Mike Gregory

Inspirational Warrington and Great Britain rugby league forward

Michael Gregory, rugby league player and coach: born Wigan, Lancashire 20 May 1964; married 1995 Erica Mather (two sons); died Wigan 19 November 2007.

Mike Gregory will be remembered as one of the most inspirational of Great Britain Test captains in rugby league, not just for his playing achievements but also for the heroism of his fight against progressive muscular atrophy, the illness that ended his life.

If there was one single moment that outshone the rest of his career, it was in Sydney in 1988. An injury-ravaged Great Britain side had already lost the Ashes series and were widely expected to be badly beaten again in the third Test, but they shocked Australia by leading into the second half.

That lead was still precarious when Gregory took a pass from his namesake, Andy Gregory, on his own 20-metre line, and went the remaining 80 to score the most memorable try of the decade. Not only did he outpace that consummate Australian athlete Wayne Pearce, but he also chose not to pass to the fastest player in the game, Martin Offiah, who was screaming outside him for the ball.

"I was thinking 'If I'm going to run all this way, I may as well score'," Gregory recalled in his autobiography Biting Back in 2006. Great Britain went on to win 26-12, their first victory over Australia for 10 years, with that try the crucial one. It was the highlight of a distinguished career.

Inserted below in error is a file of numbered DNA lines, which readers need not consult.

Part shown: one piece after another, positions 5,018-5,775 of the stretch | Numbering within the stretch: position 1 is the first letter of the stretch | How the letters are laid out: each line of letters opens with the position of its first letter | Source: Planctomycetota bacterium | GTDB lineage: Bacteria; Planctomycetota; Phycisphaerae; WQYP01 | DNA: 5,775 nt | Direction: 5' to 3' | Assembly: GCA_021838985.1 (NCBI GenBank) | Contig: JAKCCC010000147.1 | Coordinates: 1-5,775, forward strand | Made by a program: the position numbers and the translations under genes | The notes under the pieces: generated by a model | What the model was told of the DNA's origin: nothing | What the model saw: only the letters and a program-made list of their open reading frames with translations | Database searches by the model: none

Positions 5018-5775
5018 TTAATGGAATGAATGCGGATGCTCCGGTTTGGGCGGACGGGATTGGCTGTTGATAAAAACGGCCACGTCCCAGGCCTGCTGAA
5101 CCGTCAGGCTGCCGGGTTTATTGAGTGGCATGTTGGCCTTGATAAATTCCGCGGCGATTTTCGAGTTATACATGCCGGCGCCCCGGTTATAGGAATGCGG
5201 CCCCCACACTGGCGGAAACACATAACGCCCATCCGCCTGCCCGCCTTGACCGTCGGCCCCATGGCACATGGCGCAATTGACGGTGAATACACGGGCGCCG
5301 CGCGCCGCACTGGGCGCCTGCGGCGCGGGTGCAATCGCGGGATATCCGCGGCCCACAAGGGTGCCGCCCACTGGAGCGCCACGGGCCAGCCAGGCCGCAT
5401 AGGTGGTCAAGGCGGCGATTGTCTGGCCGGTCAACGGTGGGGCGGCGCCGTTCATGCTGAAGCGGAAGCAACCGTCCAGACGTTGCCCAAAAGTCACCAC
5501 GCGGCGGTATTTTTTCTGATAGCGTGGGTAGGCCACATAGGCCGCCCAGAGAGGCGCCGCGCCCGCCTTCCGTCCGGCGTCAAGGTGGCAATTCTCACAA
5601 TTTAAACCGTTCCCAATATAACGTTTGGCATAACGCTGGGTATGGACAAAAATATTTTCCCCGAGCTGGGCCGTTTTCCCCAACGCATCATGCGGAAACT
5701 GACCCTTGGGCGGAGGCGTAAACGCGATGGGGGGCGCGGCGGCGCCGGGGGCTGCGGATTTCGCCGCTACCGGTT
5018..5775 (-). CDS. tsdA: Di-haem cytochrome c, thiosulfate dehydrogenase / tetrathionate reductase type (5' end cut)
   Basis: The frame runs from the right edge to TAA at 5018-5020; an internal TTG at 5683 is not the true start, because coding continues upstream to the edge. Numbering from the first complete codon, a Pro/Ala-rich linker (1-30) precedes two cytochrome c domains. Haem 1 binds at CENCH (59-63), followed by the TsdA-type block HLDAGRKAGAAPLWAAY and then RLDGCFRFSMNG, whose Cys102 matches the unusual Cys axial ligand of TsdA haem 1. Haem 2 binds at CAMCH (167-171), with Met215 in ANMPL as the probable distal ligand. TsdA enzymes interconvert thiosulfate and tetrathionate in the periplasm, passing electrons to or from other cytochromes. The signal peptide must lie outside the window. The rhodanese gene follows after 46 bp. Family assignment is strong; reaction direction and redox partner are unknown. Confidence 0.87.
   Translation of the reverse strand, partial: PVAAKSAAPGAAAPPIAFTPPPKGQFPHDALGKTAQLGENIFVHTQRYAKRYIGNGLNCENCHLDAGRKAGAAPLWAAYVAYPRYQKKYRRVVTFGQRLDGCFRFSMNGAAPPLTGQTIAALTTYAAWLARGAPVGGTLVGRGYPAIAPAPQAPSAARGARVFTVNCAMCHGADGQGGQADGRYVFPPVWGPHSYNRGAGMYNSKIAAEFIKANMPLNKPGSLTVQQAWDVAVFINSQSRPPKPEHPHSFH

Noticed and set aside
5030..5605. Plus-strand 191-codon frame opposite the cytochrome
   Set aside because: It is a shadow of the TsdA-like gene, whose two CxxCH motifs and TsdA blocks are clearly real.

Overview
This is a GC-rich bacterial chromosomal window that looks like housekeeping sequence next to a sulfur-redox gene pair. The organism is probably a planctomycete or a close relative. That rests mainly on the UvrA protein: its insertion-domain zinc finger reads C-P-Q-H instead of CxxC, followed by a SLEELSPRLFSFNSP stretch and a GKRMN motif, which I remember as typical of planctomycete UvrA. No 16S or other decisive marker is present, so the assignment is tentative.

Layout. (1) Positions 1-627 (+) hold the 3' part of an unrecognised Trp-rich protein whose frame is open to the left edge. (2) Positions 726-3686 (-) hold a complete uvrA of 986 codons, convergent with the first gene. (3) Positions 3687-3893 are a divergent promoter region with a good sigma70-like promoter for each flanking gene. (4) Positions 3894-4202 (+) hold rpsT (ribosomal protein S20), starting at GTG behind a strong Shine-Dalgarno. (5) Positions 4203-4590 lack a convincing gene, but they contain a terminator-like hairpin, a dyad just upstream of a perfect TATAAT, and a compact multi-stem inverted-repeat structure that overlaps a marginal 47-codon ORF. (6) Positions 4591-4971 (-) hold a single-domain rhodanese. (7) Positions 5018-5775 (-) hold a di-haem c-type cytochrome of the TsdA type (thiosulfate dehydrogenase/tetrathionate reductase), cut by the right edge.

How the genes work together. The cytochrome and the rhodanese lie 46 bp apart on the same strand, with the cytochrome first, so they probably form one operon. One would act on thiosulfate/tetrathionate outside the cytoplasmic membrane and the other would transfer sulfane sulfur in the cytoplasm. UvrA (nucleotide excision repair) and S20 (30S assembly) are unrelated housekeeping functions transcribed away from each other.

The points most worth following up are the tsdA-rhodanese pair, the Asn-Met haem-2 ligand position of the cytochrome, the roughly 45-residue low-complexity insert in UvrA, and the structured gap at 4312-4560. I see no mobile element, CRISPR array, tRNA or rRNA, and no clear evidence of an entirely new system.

Like so many Test players, Mike Gregory was a product of the Wigan St Patrick's amateur club. He admitted later in life that he would have loved to sign professional for his hometown club, but Wigan did not show an interest in him until it was too late. By that time, he was committed to Warrington.

Gregory did not start out with all the obvious advantages. Lean to the point of being almost skinny, he had to work ferociously hard in training to build himself up, often putting in extra sessions before breakfast. That sort of dedication soon began to pay off. In his first season with the club, 1982-83, he won a Lancashire Cup-winners' medal and was firmly established in the team at loose forward.

Over the next 12 seasons, he was to make 222 appearances, plus another 24 as substitute, and score 45 tries. Among his highlights were winning the Premiership Trophy in 1986 and captaining Warrington in the Challenge Cup final at Wembley in 1990 – still their last appearance there. They lost to Wigan, so often their nemesis in big games, but Gregory's effort in defeat is regarded as one of the very best by a player on the losing side on the big occasion.

By then, Gregory had also made his mark on the international scene, making his début against France in 1987 and going on the Lions tour that culminated in that famous try at Sydney the following year.